The Rise of Theodore Roosevelt – Review

The Rise of Theodore Roosevelt by Edmund Morris

Published in 1979, revised and updated in 2001

Pages: 780

Genre: Nonfiction, biography

“On the late afternoon of 27 October 1858, a flurry of activity disturbed the genteel quietness of East Twentieth Street, New York City.”

Theodore Roosevelt is among the most famous of American presidents for good reason. Social reform, foreign policy expertise, and his famous mustache all come to mind when thinking about the 26th president of the United States. What The Rise of Theodore Roosevelt brings to the table is the tale of his not-so-humble beginnings and how he rose above sickness, the juggernaut of machine politics, and the concerns of naysayers to be one of the most influential men of the late 19th and early 20th centuries. The Rise of Theodore Roosevelt covers the future president’s life beginning with his birth in 1858 and ending with his ascent to the Vice Presidency in 1901. In 780 pages, we see the asthmatic boy who would be president grow not only physically but as a person.

Theodore-Roosevelt Portrait.jpg
Theodore Roosevelt, Jr.

Continue reading “The Rise of Theodore Roosevelt – Review”


On the Subject of Adaptations: Part 1 – Separating the Book and the Movie

“The book is better than the movie.”

According to many in the reading community, truer words have never been said. I admit that this phrase has found its way past my lips on more than one occasion, though with building apprehension as I have grown older. The situation of adapting a story from the written word to the silver screen is a precarious one at best and a horrid affair at worst. I have seen comments on Facebook and YouTube expressing the sentiment in the image above and feel obligated to make a case for adaptations.

Are there bad adaptations? Of course; but there are also film adaptations that are successful in their storytelling despite how they wander from the source material. In fact, I would argue that if a film adaptation were as described in the above image, it would not be enjoyable. A successful adaptation takes what is good about the original story and puts its own spin on the material; there should be a reason to watch the movie besides wanting to see rather than read.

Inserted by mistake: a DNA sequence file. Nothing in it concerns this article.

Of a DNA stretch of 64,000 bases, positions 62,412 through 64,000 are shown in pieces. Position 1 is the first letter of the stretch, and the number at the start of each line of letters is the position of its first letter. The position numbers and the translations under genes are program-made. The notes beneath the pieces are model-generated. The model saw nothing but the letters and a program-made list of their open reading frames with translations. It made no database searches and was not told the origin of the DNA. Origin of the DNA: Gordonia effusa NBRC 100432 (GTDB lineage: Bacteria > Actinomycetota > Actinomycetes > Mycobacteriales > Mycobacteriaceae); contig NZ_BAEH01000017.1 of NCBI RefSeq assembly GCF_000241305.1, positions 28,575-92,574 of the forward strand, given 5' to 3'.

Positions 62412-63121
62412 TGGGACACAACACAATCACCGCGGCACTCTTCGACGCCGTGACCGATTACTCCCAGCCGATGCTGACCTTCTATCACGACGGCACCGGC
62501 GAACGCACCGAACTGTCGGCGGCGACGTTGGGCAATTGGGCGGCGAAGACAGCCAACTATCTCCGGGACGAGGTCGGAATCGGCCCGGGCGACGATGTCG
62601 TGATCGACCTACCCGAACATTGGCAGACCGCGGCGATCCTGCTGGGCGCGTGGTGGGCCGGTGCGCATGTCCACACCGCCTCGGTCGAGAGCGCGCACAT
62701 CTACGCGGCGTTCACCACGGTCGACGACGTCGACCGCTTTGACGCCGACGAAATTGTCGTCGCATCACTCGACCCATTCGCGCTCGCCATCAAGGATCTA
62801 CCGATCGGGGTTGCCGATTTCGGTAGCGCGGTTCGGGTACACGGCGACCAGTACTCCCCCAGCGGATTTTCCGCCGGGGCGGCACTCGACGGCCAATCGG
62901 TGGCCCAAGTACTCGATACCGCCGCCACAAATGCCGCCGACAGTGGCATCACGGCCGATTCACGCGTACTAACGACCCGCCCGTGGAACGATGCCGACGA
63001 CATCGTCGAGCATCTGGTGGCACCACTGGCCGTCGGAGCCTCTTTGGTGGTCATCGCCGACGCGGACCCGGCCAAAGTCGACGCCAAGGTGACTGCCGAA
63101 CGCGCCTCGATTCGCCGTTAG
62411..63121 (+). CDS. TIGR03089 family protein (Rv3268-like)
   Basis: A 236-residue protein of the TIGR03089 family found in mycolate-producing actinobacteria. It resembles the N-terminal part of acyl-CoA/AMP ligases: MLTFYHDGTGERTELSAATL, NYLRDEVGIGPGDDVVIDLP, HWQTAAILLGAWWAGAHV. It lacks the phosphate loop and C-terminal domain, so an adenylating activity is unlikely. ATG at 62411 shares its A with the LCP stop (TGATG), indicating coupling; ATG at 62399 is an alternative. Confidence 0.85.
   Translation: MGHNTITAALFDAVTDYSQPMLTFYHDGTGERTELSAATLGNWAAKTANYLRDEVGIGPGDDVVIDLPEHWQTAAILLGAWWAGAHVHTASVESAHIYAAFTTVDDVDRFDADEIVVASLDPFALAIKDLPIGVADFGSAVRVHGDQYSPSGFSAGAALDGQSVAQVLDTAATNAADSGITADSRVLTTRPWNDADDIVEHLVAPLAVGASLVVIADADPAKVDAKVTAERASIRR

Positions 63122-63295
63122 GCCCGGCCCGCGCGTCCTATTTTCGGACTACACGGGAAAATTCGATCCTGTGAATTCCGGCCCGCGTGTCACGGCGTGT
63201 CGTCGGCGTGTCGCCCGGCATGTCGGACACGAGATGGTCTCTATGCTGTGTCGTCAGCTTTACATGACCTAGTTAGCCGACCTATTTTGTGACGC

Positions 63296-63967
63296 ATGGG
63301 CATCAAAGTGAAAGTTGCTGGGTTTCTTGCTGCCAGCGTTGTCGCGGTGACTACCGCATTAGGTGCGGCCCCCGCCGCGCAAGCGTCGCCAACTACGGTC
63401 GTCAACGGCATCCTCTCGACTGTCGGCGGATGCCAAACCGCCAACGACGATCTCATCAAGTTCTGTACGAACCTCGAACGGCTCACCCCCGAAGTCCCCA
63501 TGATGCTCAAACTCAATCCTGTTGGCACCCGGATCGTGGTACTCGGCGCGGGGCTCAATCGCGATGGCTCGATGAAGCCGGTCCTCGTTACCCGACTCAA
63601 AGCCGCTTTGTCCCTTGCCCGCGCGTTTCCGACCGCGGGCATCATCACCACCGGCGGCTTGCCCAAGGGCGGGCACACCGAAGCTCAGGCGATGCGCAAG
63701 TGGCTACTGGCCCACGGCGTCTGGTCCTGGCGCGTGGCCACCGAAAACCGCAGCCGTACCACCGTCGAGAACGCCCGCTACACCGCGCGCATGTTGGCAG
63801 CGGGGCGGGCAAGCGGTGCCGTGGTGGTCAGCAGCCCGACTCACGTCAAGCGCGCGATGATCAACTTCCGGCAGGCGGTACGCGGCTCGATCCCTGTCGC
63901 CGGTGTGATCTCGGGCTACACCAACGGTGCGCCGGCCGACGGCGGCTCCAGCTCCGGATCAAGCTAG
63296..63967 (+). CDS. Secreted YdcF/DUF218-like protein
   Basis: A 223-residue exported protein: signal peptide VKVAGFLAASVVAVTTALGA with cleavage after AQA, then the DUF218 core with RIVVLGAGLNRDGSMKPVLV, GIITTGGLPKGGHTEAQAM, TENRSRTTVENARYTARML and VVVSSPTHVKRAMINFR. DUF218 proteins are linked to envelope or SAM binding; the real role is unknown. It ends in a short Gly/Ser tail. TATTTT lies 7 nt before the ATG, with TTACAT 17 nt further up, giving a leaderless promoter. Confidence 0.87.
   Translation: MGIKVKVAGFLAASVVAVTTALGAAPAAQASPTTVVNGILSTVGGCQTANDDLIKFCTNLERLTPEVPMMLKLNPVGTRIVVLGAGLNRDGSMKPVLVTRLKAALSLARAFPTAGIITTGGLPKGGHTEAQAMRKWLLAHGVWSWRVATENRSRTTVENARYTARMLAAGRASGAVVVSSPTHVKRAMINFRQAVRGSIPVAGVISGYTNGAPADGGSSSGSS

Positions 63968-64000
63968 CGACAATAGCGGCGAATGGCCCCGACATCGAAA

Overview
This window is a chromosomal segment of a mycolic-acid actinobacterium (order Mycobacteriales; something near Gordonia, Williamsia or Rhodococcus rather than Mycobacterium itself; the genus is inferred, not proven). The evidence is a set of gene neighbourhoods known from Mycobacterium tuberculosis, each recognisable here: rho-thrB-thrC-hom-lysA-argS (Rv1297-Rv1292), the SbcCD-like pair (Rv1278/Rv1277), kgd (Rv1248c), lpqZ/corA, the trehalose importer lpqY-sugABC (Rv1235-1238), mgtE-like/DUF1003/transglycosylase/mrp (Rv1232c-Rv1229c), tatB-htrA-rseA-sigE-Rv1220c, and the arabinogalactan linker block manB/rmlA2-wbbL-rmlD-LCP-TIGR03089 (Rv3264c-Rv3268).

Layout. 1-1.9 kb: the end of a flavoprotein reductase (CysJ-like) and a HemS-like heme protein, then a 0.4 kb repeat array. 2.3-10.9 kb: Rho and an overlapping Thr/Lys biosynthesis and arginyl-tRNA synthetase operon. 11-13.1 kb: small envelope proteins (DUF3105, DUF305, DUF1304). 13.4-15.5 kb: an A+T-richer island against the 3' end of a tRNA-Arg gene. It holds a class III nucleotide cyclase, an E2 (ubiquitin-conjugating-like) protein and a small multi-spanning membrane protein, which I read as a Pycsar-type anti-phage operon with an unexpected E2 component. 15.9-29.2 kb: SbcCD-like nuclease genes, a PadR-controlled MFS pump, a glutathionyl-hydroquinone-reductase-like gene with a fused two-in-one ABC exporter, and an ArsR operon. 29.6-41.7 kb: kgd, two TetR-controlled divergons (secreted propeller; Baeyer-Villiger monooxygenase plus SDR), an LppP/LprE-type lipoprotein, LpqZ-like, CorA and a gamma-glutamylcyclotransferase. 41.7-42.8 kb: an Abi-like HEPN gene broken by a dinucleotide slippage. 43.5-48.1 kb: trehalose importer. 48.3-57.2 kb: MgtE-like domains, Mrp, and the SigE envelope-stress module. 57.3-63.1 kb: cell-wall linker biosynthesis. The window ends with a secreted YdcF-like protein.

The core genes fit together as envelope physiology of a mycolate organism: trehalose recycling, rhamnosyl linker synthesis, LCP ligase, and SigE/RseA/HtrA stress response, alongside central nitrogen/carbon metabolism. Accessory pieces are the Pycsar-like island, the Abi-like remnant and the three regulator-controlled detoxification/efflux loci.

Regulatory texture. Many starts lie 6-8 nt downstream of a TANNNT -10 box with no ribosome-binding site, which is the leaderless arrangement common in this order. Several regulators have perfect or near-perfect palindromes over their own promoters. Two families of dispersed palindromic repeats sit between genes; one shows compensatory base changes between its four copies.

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Continue reading “On the Subject of Adaptations: Part 1 – Separating the Book and the Movie”

On the Subject of Genre

I am often asked, “Erik, how is it that you choose which genre to classify the books you review?”. Well, not often…or at all. However, for argument’s sake, let’s pretend people do ask me that and that it has happened so often that it warrants a blog post.

There; now that we are all operating under the same collective delusion, how do I go about assigning genre? Continue reading “On the Subject of Genre”

Void Stalker – Review

Void Stalker by Aaron Dembski-Bowden

Originally published in 2012, Limited Edition (pictured above) published in 2016

Pages: 462

Genre: Science fiction, military fiction

 “It knew itself only as the Eldest.”

The Exalted is dead and now Talos leads the beleaguered remains of the 10th and 11th companies of the Eighth Legion aboard the reclaimed warship Echo of Damnation. This is where we find First Claw and the cast of characters from the previous books in Void Stalker. After experiencing a frightening prophecy which makes up the prologue, Talos awakens and finds himself facing a world he thought he would never see again. With no memory of directing his subordinates to head to the planet (Tsagualsa), Talos must figure out why he has returned to the place where the Legion separated into its disparate war bands centuries ago. Continue reading “Void Stalker – Review”

Blood Reaver – Review

Blood Reaver by Aaron Dembski-Bowden

Originally published in 2011, Limited Edition (pictured above) published in 2016

Pages:  407

Genre: Science fiction, military fiction

“The Covenant of Blood tore through the warp, splitting the secret tides like a spear of strained cobalt and flawed gold.”

Blood Reaver takes place a few months after the end of Soul Hunter. Octavia is now the navigator of the Night Lord’s strike cruiser, Covenant of Blood, Talos and First Claw continue to fight and live in the darkness that surrounds them physically and mentally, and Septimus is still a slave; albeit a slave with some sexy facial bionics. Like Soul Hunter, the title refers to an actual character in the book and in this case it is the Tyrant of Badab, Huron Blackheart of the Red Corsairs traitor Space Marines. Years of battle damage have taken their toll on the Covenant of Blood and it is because of this that Talos and company seek Huron’s help for repairs. The aid of the Tyrant of Badab comes at a price, however, and the 10th Company finds itself thrust into a suicide mission: attacking the fortress world of a Space Marine Chapter. Continue reading “Blood Reaver – Review”